A daytrip on the Orkney Islands
We are on the “Mein Schiff 2” cruise ship on a Northern Europe tour. The kids are with us, so we try to match their preferences on the shore leaves to ours. At least we try to.
How could we inspire a female teenager for nature on the Orkney Islands than staying on the cruise ship with its many entertainment facilities?
We try it with a romantic tour: old buildings that must have seen quite a lot, romantic gardens and very ancient, mysterious tombs of the ancestors.
With this you cannot inspire a male teenager. So we divide the family. We two women have a cozy day in a bus, the two men will discover the main island of the Orkney with the capital Kirkwall by bike. These bikes are already on board.
This is a worthily idea with all that good stuff to eat and drink on board.
For the bus tour we have to disembark first. Staying outside a strong wind blows and we are happy to pull on our hoods, just in time for the starting rainfall. We got the impression that the rain does not only come from above but from all sides. We are happy to climb into the already waiting bus.
First we go a bit over the island. We see some small mounds and a lot of green. Lots of green! But mostly grass; only few trees and bigger shrubs are growing here with this extreme weather. From the Tingwall Orkney Ferry Terminal, that is not much more than a ramp in a tiny village, we go with a really small ferry to the northern Island of Rousay.
Here on this island the wind is even stronger, so we have just a short glimpse over the iron age broch Midhowe Broch before we go further on to the chamber tomb from the 3rd millennium BC, named Blackhammer Cairn. This tomb is situated at a slope, next to it some Angus cattle are grazing peacefully.
After this stop we head to the Trumland Gardens. Here the wind is nearly non existing because of the hedges. So we sit down for a late lunch.
After is sunny break our bus goes back to “Mein Schiff 2” and from here on my husband will for once continue.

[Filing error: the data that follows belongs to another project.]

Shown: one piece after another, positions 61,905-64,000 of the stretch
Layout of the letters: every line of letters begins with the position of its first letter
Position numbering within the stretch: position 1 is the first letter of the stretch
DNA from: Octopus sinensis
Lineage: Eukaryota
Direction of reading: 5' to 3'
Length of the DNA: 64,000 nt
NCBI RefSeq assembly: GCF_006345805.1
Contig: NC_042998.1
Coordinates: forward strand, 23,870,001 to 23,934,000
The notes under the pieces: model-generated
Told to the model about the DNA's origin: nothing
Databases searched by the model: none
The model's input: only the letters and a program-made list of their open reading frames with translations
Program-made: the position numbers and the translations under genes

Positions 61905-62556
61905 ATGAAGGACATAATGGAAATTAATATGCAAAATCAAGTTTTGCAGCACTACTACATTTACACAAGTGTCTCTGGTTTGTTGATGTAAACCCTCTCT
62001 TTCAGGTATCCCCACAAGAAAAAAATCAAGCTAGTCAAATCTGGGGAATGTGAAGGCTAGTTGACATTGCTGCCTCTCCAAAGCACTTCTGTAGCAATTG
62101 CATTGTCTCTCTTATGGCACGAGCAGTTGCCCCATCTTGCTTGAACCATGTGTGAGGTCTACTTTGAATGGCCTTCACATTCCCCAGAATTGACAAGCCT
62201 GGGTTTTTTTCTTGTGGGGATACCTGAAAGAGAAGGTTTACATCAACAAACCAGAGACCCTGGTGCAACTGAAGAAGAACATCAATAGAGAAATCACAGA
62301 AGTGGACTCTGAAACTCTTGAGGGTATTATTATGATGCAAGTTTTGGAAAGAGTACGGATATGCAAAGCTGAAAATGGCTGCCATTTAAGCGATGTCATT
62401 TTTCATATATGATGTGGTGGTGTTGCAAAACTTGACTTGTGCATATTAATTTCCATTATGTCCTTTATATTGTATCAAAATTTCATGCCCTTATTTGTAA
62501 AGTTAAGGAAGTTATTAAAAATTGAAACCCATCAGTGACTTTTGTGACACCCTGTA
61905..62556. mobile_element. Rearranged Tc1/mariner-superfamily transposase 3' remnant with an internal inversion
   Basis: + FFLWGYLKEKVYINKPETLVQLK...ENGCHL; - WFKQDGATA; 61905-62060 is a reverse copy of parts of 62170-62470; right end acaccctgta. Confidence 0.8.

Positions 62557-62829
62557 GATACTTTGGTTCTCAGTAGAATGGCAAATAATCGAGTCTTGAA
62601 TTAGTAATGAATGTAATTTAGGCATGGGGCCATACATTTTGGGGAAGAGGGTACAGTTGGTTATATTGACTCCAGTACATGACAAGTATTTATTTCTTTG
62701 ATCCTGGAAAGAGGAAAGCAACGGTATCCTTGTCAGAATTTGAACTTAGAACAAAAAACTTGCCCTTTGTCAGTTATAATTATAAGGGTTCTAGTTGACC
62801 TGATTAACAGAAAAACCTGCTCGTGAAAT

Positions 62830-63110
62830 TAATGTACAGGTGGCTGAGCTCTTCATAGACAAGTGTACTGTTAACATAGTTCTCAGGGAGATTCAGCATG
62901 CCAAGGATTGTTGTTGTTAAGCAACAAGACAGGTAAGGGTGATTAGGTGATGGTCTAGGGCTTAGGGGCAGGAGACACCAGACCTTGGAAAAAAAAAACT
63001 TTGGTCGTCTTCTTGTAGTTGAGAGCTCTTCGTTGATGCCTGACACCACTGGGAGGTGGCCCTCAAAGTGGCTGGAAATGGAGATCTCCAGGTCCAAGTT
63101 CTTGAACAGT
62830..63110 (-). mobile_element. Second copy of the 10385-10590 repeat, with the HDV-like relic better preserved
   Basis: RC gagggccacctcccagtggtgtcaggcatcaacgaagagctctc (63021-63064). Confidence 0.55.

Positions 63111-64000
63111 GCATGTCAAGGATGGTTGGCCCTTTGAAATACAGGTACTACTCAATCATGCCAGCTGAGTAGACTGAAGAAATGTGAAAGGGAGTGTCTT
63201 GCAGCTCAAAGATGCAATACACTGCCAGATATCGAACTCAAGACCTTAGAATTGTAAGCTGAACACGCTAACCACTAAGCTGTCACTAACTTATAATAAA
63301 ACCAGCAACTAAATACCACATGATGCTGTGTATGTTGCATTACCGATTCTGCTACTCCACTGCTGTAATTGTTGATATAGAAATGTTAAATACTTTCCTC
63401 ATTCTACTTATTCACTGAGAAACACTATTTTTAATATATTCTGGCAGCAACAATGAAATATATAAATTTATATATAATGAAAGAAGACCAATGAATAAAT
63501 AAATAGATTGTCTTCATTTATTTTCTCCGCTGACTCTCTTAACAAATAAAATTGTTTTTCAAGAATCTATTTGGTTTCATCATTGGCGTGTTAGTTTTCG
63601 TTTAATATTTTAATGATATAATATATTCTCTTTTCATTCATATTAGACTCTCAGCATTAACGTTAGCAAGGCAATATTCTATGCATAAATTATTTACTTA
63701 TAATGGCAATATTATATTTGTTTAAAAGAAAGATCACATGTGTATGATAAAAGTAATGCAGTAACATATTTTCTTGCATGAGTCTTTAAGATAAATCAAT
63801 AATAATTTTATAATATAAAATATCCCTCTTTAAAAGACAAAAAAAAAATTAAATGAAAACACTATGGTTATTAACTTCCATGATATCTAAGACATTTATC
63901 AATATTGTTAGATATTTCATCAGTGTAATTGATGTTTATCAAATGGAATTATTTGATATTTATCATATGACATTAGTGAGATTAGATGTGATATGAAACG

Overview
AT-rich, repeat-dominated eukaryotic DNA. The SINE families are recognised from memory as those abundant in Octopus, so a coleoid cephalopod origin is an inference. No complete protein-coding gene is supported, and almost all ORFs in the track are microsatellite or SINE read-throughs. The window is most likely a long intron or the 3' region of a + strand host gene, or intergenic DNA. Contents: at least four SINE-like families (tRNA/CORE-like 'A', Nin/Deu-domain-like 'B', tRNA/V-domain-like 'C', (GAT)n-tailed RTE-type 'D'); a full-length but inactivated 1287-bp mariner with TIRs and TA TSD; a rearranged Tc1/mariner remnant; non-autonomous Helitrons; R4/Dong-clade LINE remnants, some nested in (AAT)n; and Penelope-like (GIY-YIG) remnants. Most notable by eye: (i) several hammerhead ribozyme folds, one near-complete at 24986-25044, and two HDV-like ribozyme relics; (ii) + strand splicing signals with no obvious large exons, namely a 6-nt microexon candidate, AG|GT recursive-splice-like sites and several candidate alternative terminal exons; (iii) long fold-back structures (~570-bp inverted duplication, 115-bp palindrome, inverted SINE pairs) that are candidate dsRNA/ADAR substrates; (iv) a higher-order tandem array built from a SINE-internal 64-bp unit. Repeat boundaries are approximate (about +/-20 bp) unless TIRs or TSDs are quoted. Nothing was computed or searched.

Whereas our women are on their way to the bus, we two men have a look after the bikes. It´s going to be a 60 km sportive island tour to the stone rings, so the mountain bikes fit perfect and they are in a perfect shape. After a short briefing and the adjusting of the bikes, we start our tour.
Only the weather doesn´t present itself not so perfectly. Next to the often changing of from sun to , clouds to drizzling rain, a constant firm wind blows into our faces. Very fast, my son decides to quit the tour. How wise this decision has been, I will learn the hard way.
First we drive along the coast, through picturesque villages. The group has got a good speed to manage the whole tour in the given time. Soon we see that the average speed is too fast for the bigger part of the group, as the wind blows quite hard. So the tour guides reduce the speed a bit. That results in shorter photo breaks, but it is compensated by the view over this beautiful landscape.
The first longer stop takes place at the Standing Stones of Stennes, a nearly completely preserved stone circle that is located between the big lakes Loch of Harray and Loch of Stennes. It appears to be in the middle of nowhere.
We get to know about the changing history and then drive on around the lake and further on into the hilly landscape inside the island. Slowly we notice what is meant with the overcoming 400 m of altitude difference. The island looks so flat, but the impression mocks us.
At the beginning we head into the direction of Kirkwall. It´s a rapid downhill drive with the wind from the back and we see the silhouette of the Mein Schiff 2 in the distance, but then we drive to our right around the legendary bay of Scapa Flow.
We drive on, this time uphill with the wind coming from the front. That is too much for my calves, I have to walk the way up. The group has to wait for me, but they show sportsmanship and they wait for me. The way down is easy and ends at the Highland Park Distillery.
The whiskey tasting and the tour through the distillery let us forget about the strain of the last hours. Relaxed and stress-relieved we drive down to Kirkwall, where we get greeted by a boisterous group of young men. It seems to be a stag party.
On our last kilometers along the coast to the harbor the wind freshens up, but without the hills I can master that easily.
Since this tour I know that the Orkneys are one of the windiest places of the world. I will never forget that along with the amazing impressions that I got during this bike tour.
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